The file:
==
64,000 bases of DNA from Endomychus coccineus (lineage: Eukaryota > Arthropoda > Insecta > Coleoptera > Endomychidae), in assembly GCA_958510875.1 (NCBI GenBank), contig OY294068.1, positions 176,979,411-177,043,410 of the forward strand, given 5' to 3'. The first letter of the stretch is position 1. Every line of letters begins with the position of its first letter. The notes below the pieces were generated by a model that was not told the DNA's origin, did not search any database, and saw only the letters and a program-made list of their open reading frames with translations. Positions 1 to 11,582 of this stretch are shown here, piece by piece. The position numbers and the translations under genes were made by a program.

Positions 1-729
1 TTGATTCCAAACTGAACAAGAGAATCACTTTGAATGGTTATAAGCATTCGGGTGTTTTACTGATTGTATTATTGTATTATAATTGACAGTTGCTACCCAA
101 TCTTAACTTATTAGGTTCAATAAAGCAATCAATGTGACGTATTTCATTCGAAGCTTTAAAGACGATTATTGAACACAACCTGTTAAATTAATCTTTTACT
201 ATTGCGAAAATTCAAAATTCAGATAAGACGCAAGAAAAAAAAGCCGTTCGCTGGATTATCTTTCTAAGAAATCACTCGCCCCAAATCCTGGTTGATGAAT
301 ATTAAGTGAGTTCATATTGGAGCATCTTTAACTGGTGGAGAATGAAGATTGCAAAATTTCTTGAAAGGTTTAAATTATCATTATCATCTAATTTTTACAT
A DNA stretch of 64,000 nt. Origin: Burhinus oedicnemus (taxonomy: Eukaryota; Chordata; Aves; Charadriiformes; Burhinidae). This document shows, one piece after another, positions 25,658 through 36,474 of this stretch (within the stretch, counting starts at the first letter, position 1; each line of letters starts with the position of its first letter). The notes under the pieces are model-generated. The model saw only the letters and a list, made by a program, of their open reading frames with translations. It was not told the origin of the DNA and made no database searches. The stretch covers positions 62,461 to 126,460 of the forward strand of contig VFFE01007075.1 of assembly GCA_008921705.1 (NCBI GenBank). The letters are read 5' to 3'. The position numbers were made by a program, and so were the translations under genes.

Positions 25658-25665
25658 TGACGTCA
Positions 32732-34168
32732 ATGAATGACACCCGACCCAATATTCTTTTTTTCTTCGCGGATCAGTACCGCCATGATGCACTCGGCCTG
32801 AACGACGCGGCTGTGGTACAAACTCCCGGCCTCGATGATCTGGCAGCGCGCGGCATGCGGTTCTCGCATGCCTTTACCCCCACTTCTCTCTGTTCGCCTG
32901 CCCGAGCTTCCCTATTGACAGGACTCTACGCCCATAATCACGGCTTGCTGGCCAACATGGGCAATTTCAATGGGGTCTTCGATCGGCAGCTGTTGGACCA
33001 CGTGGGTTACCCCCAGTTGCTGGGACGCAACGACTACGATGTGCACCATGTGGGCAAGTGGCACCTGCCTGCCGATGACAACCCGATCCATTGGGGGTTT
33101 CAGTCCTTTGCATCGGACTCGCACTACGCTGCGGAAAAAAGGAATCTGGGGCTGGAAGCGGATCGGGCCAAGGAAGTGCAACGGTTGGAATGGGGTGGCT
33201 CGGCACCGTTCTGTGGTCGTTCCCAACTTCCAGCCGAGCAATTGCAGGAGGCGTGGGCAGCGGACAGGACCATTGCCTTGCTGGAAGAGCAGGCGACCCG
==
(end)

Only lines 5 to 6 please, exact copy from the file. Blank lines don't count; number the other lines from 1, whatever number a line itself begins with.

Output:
201 ATTGCGAAAATTCAAAATTCAGATAAGACGCAAGAAAAAAAAGCCGTTCGCTGGATTATCTTTCTAAGAAATCACTCGCCCCAAATCCTGGTTGATGAAT
301 ATTAAGTGAGTTCATATTGGAGCATCTTTAACTGGTGGAGAATGAAGATTGCAAAATTTCTTGAAAGGTTTAAATTATCATTATCATCTAATTTTTACAT